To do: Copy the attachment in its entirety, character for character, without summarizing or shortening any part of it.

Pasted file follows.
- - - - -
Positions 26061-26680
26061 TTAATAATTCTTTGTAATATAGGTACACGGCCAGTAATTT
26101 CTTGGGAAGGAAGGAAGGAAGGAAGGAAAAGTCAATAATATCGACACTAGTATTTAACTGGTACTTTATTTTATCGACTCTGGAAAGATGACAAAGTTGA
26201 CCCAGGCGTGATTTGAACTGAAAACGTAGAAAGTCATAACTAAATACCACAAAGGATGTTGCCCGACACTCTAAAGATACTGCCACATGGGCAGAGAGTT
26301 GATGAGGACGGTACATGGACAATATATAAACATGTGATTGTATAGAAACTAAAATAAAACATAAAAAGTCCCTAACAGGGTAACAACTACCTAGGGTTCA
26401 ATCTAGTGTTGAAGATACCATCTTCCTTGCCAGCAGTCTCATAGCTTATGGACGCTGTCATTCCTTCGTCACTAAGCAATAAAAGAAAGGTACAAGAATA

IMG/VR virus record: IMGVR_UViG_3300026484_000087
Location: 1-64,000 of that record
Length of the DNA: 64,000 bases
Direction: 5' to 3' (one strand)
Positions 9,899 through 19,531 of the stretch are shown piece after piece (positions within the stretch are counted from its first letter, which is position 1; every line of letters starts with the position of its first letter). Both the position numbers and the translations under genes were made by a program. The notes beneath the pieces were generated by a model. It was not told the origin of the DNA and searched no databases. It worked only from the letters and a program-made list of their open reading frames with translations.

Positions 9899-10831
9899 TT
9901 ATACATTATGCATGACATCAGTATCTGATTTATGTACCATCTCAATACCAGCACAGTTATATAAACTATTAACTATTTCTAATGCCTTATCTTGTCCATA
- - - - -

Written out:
Positions 26061-26680
26061 TTAATAATTCTTTGTAATATAGGTACACGGCCAGTAATTT
26101 CTTGGGAAGGAAGGAAGGAAGGAAGGAAAAGTCAATAATATCGACACTAGTATTTAACTGGTACTTTATTTTATCGACTCTGGAAAGATGACAAAGTTGA
26201 CCCAGGCGTGATTTGAACTGAAAACGTAGAAAGTCATAACTAAATACCACAAAGGATGTTGCCCGACACTCTAAAGATACTGCCACATGGGCAGAGAGTT
26301 GATGAGGACGGTACATGGACAATATATAAACATGTGATTGTATAGAAACTAAAATAAAACATAAAAAGTCCCTAACAGGGTAACAACTACCTAGGGTTCA
26401 ATCTAGTGTTGAAGATACCATCTTCCTTGCCAGCAGTCTCATAGCTTATGGACGCTGTCATTCCTTCGTCACTAAGCAATAAAAGAAAGGTACAAGAATA

IMG/VR virus record: IMGVR_UViG_3300026484_000087
Location: 1-64,000 of that record
Length of the DNA: 64,000 bases
Direction: 5' to 3' (one strand)
Positions 9,899 through 19,531 of the stretch are shown piece after piece (positions within the stretch are counted from its first letter, which is position 1; every line of letters starts with the position of its first letter). Both the position numbers and the translations under genes were made by a program. The notes beneath the pieces were generated by a model. It was not told the origin of the DNA and searched no databases. It worked only from the letters and a program-made list of their open reading frames with translations.

Positions 9899-10831
9899 TT
9901 ATACATTATGCATGACATCAGTATCTGATTTATGTACCATCTCAATACCAGCACAGTTATATAAACTATTAACTATTTCTAATGCCTTATCTTGTCCATA